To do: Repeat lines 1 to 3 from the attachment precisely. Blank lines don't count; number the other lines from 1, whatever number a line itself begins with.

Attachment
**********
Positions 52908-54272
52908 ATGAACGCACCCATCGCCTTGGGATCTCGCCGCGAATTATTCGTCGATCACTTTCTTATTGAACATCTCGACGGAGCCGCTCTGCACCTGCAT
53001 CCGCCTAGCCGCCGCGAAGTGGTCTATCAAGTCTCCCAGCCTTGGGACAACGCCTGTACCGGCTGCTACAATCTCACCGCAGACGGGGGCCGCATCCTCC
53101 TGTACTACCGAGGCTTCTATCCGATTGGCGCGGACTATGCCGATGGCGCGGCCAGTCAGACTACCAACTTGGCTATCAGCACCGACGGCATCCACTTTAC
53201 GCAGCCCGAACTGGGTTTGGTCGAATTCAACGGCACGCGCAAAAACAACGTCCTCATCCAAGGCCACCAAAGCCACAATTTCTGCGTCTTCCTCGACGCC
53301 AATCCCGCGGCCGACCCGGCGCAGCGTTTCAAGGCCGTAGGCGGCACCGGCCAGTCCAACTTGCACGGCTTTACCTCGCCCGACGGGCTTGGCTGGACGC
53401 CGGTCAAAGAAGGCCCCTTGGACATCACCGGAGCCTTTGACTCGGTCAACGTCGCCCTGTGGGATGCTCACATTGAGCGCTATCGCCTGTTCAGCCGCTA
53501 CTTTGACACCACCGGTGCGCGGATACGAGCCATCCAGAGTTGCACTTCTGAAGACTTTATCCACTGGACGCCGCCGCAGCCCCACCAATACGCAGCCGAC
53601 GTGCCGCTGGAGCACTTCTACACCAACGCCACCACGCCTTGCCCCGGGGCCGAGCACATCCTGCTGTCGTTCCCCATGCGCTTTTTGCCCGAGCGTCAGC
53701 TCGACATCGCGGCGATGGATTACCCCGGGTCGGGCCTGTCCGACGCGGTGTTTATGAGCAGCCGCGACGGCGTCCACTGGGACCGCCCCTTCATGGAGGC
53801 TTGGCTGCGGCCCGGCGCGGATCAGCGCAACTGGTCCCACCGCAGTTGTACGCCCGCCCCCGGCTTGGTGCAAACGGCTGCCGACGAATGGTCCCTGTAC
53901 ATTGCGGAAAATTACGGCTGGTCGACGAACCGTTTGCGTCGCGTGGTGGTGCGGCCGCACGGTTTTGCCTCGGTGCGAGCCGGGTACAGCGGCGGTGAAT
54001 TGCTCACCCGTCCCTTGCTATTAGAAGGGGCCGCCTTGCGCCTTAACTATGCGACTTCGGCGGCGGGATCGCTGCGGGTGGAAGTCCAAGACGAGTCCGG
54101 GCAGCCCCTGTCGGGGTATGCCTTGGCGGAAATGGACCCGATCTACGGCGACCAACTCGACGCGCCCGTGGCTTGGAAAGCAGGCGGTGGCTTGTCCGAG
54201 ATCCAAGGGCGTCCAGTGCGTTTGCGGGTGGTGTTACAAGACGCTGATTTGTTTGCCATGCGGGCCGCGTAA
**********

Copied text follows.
Positions 52908-54272
52908 ATGAACGCACCCATCGCCTTGGGATCTCGCCGCGAATTATTCGTCGATCACTTTCTTATTGAACATCTCGACGGAGCCGCTCTGCACCTGCAT
53001 CCGCCTAGCCGCCGCGAAGTGGTCTATCAAGTCTCCCAGCCTTGGGACAACGCCTGTACCGGCTGCTACAATCTCACCGCAGACGGGGGCCGCATCCTCC